State Dept.'s Strayer Calls Huawei, Other Firms Growing 5G Threat
A State Department official built the U.S. case against Huawei and other Chinese companies and the threat they pose to 5G and the communications supply chain. “Trust cannot exist where a telecom vendor is subject to an authoritarian government” like China, said Robert Strayer, deputy assistant secretary-cyber and international communications and information policy, during a Thursday Telecommunications Industry Association webinar.
U.S. officials are taking an increasingly tough stance against China after a failed trade deal, including a speech last week by Secretary of State Mike Pompeo at the Nixon Library in California. The FCC is also taking a tougher stance (see 2007160051). Huawei, ZTE and the Chinese Embassy didn’t comment now.
Chinese law “requires all organizations and citizens to support the Chinese national intelligence agencies and to keep their cooperation secret,” Strayer said: “They must do so without an independent judiciary or the ability to avail themselves of rule of law objections.”
Huawei’s ownership isn’t transparent “and it has a history of unethical and illegal behavior including massive intellectual property theft,” Strayer said. Chinese companies are working with authoritarian governments around the world “to suppress freedom of expression and other basic human rights through arbitrary surveillance, censorship and targeted restrictions on internet access,” he said.
“The tide is turning against Huawei as citizens and governments around the world are waking up to the dangers of the Chinese Communist Party surveillance state,” Strayer said. “More and more countries are taking strong action to secure their 5G networks.” Strayer praised the U.K. for deciding to phase out Huawei equipment from its networks (see 2007140023). The Czech Republic, Poland and Romania adopted rules to protect such networks from high-risk vendors, with action pending in other European nations, he said.
“Economic security is national security,” Strayer said. “Everyone now realizes the importance of digital technology to telemedicine, for education and for all types of business.” The consequences of COVID-19 would be much worse without communications technology, he said.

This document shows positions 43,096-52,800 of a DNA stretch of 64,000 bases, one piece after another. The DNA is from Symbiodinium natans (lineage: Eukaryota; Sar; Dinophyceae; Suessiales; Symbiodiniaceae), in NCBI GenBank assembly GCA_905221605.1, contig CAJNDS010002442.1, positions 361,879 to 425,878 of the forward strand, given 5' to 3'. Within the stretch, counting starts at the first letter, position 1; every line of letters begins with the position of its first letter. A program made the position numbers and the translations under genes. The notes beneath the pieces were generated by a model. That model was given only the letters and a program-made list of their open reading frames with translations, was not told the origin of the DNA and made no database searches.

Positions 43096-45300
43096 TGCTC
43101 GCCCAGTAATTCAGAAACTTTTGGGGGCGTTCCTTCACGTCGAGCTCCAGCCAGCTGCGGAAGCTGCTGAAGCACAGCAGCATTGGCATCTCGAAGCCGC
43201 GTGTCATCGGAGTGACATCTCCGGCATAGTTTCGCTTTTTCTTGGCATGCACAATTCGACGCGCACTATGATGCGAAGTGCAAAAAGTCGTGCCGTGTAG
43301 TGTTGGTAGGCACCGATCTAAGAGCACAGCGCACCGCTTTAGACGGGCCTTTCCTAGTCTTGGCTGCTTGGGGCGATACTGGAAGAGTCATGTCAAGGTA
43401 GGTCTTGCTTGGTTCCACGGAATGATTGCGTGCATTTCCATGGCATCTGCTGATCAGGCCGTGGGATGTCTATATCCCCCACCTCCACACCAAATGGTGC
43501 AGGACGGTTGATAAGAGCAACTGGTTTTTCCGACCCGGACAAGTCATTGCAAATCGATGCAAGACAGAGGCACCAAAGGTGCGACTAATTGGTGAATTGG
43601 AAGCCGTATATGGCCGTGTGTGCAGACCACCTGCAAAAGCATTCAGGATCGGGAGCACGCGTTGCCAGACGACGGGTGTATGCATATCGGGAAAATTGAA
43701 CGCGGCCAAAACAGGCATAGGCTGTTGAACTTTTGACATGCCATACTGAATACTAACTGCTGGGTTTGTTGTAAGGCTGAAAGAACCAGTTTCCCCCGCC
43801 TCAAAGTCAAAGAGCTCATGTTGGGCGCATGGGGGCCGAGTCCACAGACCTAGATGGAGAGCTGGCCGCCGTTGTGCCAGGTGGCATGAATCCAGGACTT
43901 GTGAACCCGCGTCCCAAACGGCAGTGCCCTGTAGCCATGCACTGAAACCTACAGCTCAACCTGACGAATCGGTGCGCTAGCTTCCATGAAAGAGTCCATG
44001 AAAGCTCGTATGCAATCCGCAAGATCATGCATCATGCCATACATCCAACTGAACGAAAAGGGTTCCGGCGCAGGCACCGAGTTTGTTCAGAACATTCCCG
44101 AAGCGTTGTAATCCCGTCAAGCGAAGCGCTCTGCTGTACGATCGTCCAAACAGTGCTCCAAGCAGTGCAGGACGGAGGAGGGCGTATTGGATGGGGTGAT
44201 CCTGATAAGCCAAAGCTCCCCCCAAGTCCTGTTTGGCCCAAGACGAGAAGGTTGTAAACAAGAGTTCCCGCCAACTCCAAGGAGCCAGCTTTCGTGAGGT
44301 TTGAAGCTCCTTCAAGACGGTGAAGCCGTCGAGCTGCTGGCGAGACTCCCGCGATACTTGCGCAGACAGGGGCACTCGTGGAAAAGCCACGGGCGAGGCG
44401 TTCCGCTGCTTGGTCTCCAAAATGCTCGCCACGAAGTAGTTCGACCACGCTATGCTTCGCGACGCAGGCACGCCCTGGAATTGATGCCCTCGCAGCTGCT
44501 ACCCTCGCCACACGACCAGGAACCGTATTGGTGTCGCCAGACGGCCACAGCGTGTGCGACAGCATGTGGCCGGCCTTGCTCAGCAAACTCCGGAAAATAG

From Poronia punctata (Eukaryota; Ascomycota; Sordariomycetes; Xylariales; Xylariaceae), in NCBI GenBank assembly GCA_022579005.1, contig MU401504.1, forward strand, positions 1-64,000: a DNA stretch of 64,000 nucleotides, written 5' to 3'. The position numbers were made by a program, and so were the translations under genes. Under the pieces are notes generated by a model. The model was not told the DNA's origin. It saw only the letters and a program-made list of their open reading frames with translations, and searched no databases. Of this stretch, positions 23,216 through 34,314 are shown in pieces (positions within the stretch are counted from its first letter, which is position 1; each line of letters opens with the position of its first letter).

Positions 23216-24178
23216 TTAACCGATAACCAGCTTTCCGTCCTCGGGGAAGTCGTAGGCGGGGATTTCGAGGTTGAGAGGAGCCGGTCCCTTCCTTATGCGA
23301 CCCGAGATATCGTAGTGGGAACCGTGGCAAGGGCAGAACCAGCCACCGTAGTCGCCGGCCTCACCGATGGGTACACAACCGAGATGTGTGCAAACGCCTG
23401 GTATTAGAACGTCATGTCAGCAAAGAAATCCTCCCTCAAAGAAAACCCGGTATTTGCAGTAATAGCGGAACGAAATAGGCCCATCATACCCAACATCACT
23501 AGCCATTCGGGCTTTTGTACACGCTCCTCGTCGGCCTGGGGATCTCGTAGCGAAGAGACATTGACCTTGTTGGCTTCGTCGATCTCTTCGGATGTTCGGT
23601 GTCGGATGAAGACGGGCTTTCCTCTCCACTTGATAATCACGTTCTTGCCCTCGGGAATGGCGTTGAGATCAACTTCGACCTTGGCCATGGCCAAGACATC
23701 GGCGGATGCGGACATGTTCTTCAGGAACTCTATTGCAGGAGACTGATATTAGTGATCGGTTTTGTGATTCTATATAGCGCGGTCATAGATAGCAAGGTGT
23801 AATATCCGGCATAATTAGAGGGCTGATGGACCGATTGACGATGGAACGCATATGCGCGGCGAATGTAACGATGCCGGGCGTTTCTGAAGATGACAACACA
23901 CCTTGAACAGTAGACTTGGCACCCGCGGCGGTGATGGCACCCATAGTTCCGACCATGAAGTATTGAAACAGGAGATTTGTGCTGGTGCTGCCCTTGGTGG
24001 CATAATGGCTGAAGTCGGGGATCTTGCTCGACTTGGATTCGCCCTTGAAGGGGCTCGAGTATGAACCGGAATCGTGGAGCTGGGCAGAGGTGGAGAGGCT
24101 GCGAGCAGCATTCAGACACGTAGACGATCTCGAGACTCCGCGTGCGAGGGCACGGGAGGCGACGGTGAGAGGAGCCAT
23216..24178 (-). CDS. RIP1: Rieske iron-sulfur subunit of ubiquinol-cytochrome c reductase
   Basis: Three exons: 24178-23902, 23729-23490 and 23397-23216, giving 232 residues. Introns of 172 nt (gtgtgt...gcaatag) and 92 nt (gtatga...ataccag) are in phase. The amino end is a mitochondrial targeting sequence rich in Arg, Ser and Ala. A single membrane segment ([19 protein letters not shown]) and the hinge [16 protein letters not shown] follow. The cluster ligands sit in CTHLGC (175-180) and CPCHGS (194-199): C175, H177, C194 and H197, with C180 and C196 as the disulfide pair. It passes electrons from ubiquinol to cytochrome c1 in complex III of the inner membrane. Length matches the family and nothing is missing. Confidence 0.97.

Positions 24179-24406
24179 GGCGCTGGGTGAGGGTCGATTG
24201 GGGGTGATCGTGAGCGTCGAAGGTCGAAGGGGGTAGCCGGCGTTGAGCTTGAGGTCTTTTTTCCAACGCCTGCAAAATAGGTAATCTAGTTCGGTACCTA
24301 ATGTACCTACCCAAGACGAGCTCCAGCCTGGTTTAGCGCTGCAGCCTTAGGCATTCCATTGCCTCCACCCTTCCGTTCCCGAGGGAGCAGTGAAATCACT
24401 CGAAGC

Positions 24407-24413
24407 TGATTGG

There were once 11 suppliers of network gear, now there are three, said James Lewis, director of the Technology Policy Program at the Center for Strategic and International Studies. Some blame this on “predatory behavior” by some suppliers, he said. “We in the U.S. … have noted an immense uptick in espionage, and telecom is central for the future of espionage,” Lewis said.
Officials from Germany and Japan agreed security is important but didn't take the same tough stance on the Chinese suppliers. “This is an important topic at a very special time,” said Daniela Bronstrup, deputy director-general of Germany’s Ministry of Economic Affairs and Energy. “The current pandemic has put the issue of supply-chain security high again on the agenda.” Companies “were reminded of how important it is to have their supply chains stable, diverse and resilient,” she said: “For governments, the question is what measures need to be taken to secure supply chains.”
The German government “doesn’t interfere with the day-to-day business” of communications providers but is “very serious” about security, Bronstrup said. “The federal government is pursuing an approach that is neutral … with regard to manufacturers and technologies,” she said. Critical network components must be tested and certified by Germany’s cybersecurity authority and will be “subjected to regular continuous security tests,” she said. Operators have to prove that hardware and security used is the same as what was tested and licensed. Lewis found it “a little troubling” that Bronstrup emphasized Germany was working with “European partners,” not mentioning the U.S.
“Japan has tried to ensure safety and security for 5G networks by requiring applicants for 5G frequencies to take cybersecurity measures," said Eiji Makiguchi, director-general of the Global Strategy Bureau at the Ministry of Internal Affairs and Communications. A new law provides tax incentives “to facilitate open and trustworthy 5G networks,” he said.
“I don’t think I can remember a period where technology, policy, security and a driving need for communications, have been more intertwined or more important to our global future,” said TIA CEO David Stehlin. As 5G launches, “the risks are high,” he said: The U.S. must work with “trusted” allies to make the supply chain secure and industry must work with government.